A prominent feature are the numerous and colourful Dendronephthya soft corals, large white gorgonian sea fans, sea whips and black corals. The small boulders and rocks on the sandy patches are home to colourful Christmas tree worms, sea stars, cushion stars and various shells (including cowrie and volute shells). Barrel sponges covered with Alabaster sea cucumbers are most noticeable.
Due to strong nutrient-rich current, it is not uncommon to spot whitetip reef sharks and the occasional turtle.
A jumble of large boulders going down to sand. In the rocks are caves and tunnels you can swim through. The upper rocks are liberally carpeted with leathery soft corals and small Dendronephthya soft tree corals; the deeper ones are covered in black corals, gorgonian sea fans, stinging hydroids and harp corals, together with lots of sea anemones, clownfish, zoanthids, bubble corals, wing oysters and oysters. Down on the sand there are some large barrel sponges covered in Alabaster sea cucumbers, many species of sea stars, cushion stars, sea cucumbers, nudibranchs and congregations of black sea urchins. Parrotfish, angelfish, butterflyfish, rabbitfish, lizardfish, pufferfish (many varieties), lionfish, surgeonfish, unicornfish, damselfish, cardinalfish, hawkfish and stingrays may all be seen, as well as shoals of sweetlips, snappers, razorfish and fusiliers.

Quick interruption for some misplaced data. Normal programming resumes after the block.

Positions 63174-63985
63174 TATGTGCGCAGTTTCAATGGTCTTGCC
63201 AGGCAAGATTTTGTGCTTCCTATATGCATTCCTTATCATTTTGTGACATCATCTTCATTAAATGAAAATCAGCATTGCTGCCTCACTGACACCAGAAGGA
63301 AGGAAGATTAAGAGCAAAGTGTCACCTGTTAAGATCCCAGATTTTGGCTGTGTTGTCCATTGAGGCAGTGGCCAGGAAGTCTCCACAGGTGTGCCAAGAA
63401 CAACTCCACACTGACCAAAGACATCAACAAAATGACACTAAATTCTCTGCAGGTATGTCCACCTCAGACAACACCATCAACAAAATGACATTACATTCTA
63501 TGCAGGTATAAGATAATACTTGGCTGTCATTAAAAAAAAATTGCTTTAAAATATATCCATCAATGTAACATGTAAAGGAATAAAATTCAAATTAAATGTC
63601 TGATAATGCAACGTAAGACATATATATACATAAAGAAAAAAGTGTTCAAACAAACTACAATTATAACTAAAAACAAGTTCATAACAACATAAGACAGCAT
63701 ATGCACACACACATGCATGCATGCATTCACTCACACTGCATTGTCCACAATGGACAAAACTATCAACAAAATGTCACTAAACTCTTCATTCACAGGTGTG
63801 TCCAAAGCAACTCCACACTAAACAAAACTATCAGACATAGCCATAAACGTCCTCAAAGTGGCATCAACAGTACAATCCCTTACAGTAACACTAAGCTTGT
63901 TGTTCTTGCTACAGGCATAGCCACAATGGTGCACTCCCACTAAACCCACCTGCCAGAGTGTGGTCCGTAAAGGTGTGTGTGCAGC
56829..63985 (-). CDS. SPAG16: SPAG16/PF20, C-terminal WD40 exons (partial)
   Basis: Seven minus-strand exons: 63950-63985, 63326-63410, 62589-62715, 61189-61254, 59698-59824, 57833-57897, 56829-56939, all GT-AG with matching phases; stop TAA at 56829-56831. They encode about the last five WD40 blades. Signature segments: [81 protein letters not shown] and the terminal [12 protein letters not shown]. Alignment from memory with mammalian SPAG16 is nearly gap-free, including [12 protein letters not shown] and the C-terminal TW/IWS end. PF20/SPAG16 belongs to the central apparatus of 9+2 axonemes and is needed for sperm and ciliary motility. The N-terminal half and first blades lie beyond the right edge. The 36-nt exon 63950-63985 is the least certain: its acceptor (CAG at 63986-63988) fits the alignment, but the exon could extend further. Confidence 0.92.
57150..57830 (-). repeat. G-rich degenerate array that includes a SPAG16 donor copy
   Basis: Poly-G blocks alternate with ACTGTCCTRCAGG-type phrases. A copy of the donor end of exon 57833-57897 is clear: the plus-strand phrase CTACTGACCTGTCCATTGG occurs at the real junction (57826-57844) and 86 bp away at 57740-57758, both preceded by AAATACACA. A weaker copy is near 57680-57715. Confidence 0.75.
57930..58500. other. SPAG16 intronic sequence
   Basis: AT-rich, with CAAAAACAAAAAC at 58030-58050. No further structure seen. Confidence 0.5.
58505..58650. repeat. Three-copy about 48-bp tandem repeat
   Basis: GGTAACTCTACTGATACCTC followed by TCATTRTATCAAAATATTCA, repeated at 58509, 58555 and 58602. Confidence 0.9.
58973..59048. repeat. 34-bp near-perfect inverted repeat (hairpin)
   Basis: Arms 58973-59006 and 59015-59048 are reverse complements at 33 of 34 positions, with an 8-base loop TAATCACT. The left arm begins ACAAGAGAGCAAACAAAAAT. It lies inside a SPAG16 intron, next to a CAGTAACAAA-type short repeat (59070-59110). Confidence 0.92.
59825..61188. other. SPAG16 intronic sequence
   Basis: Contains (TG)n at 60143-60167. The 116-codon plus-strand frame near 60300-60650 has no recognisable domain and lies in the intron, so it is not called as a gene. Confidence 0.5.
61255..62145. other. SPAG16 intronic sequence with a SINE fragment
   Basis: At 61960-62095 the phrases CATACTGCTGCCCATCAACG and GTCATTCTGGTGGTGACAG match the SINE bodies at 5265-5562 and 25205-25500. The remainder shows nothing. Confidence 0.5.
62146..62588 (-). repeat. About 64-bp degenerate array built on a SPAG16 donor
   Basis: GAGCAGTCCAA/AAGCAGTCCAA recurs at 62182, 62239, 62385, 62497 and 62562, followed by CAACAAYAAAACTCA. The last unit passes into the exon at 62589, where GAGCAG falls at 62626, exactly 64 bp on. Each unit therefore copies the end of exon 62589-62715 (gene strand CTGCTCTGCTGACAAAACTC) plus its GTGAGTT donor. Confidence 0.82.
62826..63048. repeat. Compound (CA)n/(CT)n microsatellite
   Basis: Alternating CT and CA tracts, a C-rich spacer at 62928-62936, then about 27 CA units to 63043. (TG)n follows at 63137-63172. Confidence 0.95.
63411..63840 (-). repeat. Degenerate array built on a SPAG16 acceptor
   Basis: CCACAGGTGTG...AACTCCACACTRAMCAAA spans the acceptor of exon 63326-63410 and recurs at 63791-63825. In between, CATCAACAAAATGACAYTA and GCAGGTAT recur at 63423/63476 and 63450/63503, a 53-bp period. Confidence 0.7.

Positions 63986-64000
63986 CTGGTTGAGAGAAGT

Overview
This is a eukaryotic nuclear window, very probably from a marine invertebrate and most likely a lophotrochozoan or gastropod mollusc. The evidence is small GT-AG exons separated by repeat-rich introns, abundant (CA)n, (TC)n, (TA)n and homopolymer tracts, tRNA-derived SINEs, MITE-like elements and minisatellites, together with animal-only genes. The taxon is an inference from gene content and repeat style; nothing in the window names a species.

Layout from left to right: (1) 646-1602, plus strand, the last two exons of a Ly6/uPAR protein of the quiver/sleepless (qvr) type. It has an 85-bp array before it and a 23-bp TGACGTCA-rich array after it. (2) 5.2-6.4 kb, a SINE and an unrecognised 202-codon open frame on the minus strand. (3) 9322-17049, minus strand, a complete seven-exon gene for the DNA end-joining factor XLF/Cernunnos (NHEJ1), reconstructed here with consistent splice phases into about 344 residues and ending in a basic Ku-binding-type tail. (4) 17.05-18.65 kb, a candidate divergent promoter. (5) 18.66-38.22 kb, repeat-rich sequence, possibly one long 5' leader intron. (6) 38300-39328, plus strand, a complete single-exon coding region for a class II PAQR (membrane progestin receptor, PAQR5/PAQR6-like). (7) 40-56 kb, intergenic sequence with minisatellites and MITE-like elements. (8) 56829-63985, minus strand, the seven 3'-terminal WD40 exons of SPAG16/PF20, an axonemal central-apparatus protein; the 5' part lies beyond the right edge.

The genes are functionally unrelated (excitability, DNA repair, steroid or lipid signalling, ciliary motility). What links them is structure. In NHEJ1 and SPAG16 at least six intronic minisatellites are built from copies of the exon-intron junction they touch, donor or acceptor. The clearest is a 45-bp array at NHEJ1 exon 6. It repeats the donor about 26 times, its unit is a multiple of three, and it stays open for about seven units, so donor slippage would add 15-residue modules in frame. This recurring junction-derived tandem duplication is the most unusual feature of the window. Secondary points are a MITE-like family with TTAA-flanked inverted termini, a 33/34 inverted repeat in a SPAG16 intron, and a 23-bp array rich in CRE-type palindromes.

It is a must if you are a certified diver. If you are not, do try the discover scuba diving or get yourself certify there or before the trip.